All Olmsted County Minnesota residents undergoing urgent hip repair due to fracture were identified using the Rochester Epidemiology Project, a medical-record linkage system funded by the Federal government since 1966 to support disease-related epidemiology studies15. All patient medical care is indexed, and both inpatient and outpatient visits are captured and available for review, allowing for complete case ascertainment. Medical care in Olmsted County is primarily provided by Mayo Clinic with its affiliated hospitals (St. Mary’s and Rochester Methodist) and the Olmsted Medical Center, in addition to a few individual providers. Over 95% of all County hip fracture surgeries are ultimately managed at St. Marys Hospital.
Following approval by the Institutional Review Board we used this unique data resource to identify all residents with an ICD-9 diagnosis code of 820–829 for hip fracture (n=1,310). Both sexes were included, and all patients included in the study provided research authorization for use of their medical records for research purposes16. We excluded patients who were managed conservatively (n=56), had a pathological fracture (n=20), had multiple injuries (n=19), were operated >72 hours after fracture (n=5), were aged <65 years (n=2) or admitted for reasons other than a fracture and experienced an in-hospital fracture (n=3). We subsequently excluded patients with missing information (n=10). World Health Organization (WHO) criteria were used for classifying body mass index: underweight (BMI <18.5); normal (BMI 18.5–24.9); overweight (BMI 25.0–29.9); and obese (BMI≥30.0)17.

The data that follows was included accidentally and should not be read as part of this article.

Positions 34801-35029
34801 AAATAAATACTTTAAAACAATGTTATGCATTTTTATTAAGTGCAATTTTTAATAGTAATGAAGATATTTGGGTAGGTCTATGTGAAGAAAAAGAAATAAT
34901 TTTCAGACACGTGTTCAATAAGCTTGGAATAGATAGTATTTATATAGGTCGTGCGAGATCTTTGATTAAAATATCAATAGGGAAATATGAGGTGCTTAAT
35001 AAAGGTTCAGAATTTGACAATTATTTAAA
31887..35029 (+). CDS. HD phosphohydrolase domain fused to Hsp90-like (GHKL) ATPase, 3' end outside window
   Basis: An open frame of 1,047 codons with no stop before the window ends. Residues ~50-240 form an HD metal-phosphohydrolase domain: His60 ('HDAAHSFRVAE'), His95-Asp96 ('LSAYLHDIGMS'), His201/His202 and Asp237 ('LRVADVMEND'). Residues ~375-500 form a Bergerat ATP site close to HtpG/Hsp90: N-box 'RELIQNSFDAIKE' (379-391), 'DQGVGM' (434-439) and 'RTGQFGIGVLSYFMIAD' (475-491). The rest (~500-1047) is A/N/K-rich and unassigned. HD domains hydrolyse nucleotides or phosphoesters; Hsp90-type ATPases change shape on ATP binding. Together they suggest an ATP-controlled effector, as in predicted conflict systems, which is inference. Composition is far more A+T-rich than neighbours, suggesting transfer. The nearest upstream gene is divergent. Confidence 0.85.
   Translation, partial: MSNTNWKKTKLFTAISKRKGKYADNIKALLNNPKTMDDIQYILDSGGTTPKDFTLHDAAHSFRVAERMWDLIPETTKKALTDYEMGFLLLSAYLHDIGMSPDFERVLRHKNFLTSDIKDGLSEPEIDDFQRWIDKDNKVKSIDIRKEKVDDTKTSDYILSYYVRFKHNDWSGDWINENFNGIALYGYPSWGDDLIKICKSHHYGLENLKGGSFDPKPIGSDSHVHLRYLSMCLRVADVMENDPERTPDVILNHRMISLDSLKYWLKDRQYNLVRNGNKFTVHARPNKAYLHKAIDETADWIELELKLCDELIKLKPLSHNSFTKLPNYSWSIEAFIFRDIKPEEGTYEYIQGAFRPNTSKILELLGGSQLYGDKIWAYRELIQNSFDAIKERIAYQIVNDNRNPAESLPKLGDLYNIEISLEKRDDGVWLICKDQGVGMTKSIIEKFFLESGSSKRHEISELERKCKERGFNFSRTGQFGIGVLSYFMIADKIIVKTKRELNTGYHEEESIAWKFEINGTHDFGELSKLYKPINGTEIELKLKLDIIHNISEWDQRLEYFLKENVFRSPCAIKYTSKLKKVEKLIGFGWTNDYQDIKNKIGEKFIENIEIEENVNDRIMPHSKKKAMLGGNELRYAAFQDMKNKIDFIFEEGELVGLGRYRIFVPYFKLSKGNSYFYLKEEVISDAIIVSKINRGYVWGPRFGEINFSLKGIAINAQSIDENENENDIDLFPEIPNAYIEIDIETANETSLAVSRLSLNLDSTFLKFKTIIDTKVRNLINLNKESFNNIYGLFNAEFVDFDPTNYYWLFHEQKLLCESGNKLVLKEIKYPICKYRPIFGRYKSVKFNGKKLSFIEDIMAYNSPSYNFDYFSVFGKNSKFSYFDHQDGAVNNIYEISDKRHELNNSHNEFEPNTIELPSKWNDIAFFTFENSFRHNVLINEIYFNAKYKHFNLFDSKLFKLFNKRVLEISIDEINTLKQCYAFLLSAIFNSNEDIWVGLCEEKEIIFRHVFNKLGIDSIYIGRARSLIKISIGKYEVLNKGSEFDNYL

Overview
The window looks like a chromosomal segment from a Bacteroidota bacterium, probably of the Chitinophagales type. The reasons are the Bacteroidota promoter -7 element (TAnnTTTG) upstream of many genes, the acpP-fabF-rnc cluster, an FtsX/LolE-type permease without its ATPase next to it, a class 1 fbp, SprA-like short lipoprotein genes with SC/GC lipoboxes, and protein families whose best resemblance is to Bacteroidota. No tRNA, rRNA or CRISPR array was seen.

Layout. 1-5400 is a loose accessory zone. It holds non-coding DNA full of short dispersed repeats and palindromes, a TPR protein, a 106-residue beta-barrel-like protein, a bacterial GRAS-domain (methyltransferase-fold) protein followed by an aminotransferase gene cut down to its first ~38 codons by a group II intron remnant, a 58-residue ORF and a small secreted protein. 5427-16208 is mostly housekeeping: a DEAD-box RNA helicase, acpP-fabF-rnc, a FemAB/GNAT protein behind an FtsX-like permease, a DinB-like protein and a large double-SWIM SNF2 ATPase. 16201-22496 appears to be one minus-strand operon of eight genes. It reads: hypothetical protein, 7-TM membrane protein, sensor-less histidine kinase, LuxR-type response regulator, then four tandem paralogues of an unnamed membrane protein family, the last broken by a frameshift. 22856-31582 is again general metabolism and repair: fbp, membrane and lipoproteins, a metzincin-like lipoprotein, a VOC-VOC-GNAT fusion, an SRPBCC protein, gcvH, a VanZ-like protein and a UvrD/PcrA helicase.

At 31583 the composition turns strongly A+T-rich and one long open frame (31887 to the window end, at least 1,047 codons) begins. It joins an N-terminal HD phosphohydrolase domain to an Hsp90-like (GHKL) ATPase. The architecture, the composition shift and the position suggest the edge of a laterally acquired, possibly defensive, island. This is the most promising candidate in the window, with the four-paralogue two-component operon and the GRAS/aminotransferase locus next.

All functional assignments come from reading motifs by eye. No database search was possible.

All data were abstracted using standardized collection forms by trained nurse abstractors blinded to the study hypothesis. Patients’ admission height and weight were documented; if unavailable, the nearest data within two months prior to surgery were recorded. Patients’ pre-admission residence, functional status, baseline co-morbidities, admission medications, discharge destination, as well as whether patients had an intensive care unit stay or any major surgeries in the past 90 days were abstracted. In addition, ASA class, type of anesthesia and length of stay were also obtained. Inpatient complications that had been identified by the treating physicians and documented in the medical record or identified on imaging studies were assessed from the time of hip fracture repair to the time of discharge using standardized clinical criteria (Table 1). For criteria that were based on either objective findings or clinical documentation/suspicion, the patient was considered to meet the criteria of having a complication if they fulfilled either one. We did not include any cardiac outcomes, including congestive heart failure, angina, myocardial infarction or arrhythmias which were previously reported18. Non-cardiac complications were classified broadly: respiratory (respiratory failure, respiratory depression, or pulmonary hypoxemia); neurologic (any cerebral event including hemorrhagic or ischemic stroke, transient ischemic attack, delirium); gastrointestinal (ileus, or gastrointestinal bleeding); vascular (pulmonary embolus, or deep vein thrombosis); infectious (pneumonia, sepsis, urinary tract, wound, cellulitis); renal/metabolic (acute renal failure, dehydration, or electrolyte abnormalities); or other (fractures, fall).